Five months after the Sahman family lost nearly everything they owned in massive floods, they have received almost no help from Bosnian authorities — just two beds from their municipality for their ruined home.

They have seen nothing of the 800 million euros ($1 billion) that international donors pledged to help Bosnia recover from the country's worst floods in 120 years, an event so calamitous that it displaced 90,000 people from their homes and left 43,000 homes in need of repair.

Bosnia's foreign minister, Zlatko Lagumdzija, says the money has not yet reached government accounts.

"Payment — zero. This is how much money we received until now from the donors' money onto the accounts of institutions of Bosnia," Lagumdzija told a recent press conference in Sarajevo.

U.S. officials say that Bosnian officials have failed to present credible plans for spending it.

Disillusion over the situation is adding to a sense of hopelessness that pervades the country as Bosnians prepare for Sunday's elections.

Bosnia's 3.3 million voters will elect more than 500 officials, including a three-member presidency, a national parliament and leaders of Bosnia's two regions.

In one region, they will elect a president and a parliament. The other region has a parliament, and is further divided into 10 self-administering units, each with a parliament.

The winners will run one of the world's most complex political systems, with nearly 22,000 bureaucrats on various levels of governments with overlapping authorities. Critics say the system fosters corruption and is too expensive for a country with a 44 percent jobless rate.

The Sahmans, like many others, feel that electing new officials won't help them much.

"We are losing hope," said Elvira Sahman, 48, who works in administration in a paper factory. "If we could, we would leave this country."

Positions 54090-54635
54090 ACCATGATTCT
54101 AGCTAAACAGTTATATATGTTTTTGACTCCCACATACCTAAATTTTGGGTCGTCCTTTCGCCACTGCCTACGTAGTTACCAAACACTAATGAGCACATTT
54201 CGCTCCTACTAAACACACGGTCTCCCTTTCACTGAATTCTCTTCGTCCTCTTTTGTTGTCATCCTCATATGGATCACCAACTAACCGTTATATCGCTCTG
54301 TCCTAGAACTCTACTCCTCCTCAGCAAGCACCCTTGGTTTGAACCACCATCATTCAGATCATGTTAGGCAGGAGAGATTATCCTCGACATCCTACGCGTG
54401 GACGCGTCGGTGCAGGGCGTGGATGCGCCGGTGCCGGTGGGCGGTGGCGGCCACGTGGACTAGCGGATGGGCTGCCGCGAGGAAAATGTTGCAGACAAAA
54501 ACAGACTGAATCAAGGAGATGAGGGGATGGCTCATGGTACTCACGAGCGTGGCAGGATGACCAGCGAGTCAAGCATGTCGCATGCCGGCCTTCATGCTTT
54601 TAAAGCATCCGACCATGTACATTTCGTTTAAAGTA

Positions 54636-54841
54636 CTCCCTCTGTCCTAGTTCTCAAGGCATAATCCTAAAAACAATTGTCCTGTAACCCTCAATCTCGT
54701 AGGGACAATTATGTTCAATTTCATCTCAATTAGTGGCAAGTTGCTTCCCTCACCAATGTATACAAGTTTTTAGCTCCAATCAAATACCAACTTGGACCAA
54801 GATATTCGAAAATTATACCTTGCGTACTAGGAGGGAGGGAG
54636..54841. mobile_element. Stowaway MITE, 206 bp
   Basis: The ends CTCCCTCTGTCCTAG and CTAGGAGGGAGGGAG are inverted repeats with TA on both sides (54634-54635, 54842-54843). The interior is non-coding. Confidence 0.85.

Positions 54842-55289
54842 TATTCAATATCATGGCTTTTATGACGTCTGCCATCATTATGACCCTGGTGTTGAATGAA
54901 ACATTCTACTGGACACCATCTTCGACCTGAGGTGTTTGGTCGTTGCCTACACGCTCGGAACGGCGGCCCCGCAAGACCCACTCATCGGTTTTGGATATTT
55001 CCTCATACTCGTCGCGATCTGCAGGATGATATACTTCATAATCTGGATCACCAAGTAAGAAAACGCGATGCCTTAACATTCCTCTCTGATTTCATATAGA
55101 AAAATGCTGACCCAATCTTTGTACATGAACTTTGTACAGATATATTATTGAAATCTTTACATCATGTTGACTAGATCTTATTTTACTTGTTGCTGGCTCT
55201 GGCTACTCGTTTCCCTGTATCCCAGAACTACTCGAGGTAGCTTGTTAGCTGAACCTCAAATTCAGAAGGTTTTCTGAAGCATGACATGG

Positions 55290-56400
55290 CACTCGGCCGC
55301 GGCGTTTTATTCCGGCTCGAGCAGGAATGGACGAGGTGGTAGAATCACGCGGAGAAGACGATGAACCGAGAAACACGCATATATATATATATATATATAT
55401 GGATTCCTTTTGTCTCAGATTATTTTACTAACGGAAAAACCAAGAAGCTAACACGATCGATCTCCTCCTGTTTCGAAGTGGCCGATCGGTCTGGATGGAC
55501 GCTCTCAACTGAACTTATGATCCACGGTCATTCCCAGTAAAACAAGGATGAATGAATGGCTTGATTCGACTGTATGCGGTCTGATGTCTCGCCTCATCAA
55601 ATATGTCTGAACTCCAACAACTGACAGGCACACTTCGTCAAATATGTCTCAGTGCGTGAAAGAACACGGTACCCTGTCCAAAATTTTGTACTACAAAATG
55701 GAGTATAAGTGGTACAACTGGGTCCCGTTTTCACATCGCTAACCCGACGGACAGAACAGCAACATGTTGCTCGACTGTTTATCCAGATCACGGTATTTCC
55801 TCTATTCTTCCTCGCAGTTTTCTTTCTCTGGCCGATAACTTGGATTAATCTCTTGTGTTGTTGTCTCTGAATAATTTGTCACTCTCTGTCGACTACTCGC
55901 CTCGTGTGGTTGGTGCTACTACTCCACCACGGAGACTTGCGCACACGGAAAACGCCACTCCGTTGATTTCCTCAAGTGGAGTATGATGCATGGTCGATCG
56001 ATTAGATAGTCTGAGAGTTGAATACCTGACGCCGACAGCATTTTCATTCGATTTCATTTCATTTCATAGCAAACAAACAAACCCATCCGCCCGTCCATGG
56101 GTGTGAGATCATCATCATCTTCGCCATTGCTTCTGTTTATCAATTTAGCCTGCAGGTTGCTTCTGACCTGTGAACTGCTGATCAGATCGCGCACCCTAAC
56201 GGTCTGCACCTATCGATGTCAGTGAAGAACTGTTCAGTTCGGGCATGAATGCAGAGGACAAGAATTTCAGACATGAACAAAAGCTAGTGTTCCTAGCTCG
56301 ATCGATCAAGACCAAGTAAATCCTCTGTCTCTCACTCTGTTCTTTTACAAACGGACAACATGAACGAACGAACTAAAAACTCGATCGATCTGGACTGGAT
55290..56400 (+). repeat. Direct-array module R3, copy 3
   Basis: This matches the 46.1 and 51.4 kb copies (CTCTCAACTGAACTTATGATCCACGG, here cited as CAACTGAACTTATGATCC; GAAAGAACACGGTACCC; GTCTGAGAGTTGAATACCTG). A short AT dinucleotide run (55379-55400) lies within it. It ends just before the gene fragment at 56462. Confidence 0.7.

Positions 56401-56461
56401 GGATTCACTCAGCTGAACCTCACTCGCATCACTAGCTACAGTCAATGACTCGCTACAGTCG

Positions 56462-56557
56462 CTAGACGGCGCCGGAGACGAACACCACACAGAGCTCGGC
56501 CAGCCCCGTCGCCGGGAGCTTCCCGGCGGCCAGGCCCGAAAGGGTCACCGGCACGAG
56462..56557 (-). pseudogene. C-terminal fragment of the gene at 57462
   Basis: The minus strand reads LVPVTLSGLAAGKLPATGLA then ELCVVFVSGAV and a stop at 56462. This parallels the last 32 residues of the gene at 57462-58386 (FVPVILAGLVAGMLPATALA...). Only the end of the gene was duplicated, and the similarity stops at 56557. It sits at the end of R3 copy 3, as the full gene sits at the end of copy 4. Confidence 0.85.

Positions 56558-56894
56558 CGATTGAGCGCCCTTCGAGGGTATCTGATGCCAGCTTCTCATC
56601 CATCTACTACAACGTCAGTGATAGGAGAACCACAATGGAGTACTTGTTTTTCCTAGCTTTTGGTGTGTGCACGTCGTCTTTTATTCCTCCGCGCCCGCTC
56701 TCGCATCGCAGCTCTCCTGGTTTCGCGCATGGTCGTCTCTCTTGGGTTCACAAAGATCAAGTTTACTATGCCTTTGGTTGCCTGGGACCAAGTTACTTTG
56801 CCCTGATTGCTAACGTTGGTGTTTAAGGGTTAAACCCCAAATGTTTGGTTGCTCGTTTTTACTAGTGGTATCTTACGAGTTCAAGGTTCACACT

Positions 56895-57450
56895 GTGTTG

Renting temporary housing leaves the family of four with no extra money to rebuild their home. In desperation, the family put up a sign on their broken-out windows calling on anyone who can to assist them.

"As time goes by we think there is less and less chance that we will get anything," said Elvira's 50-year-old husband, Sadik.

Two U.S. diplomats recently used a blog entry titled "Outrage" to accuse Bosnian politicians of having "no real plans, or even serious ideas, to offer for recovery."

Col. Scott Miller, the U.S. defense attaché, and David Barth, director of the U.S. Agency for International Development in Bosnia further accused Bosnian leaders of "preferring to focus on their standard approach of cronyism, party advantage, backroom deals, and blame-shifting."

That drew a sharp rebuke from Lagumdzija, who said the authors had "unfortunately forgotten to mention" that Bosnia has the "bureaucratic disaster" of a political system that was designed by the same international community now criticizing it.

He agreed assistance was slow, but even planning requires cooperation among "13 unsynchronized levels of government with overlapping authorities," he said. "It would have been fair if they reminded the public that this system was developed in Dayton."

The Dayton Peace Accords which ended the 1992-95 Bosnian war divided the country into two political entities, one for the Muslim Bosniaks and Catholic Croats, and the other for the Christian Orthodox Serbs. Each has state-like institutions, with the central government above them.

While the Bosniaks and Croats largely prefer a more unified country that could eventually join the European Union; the Bosnian Serb leaders want to secede and have close ties with Russia.

Many critics accuse the Serb entity, Republika Srpska, of trying to stoke up ethnic tensions to maintain their drive for independence. The critics accuse the Serb leaders of to work with the Croats and Bosniaks to devise a nation-wide plan for using the foreign funds as a way of keeping the central government from getting any credit for helping the citizens.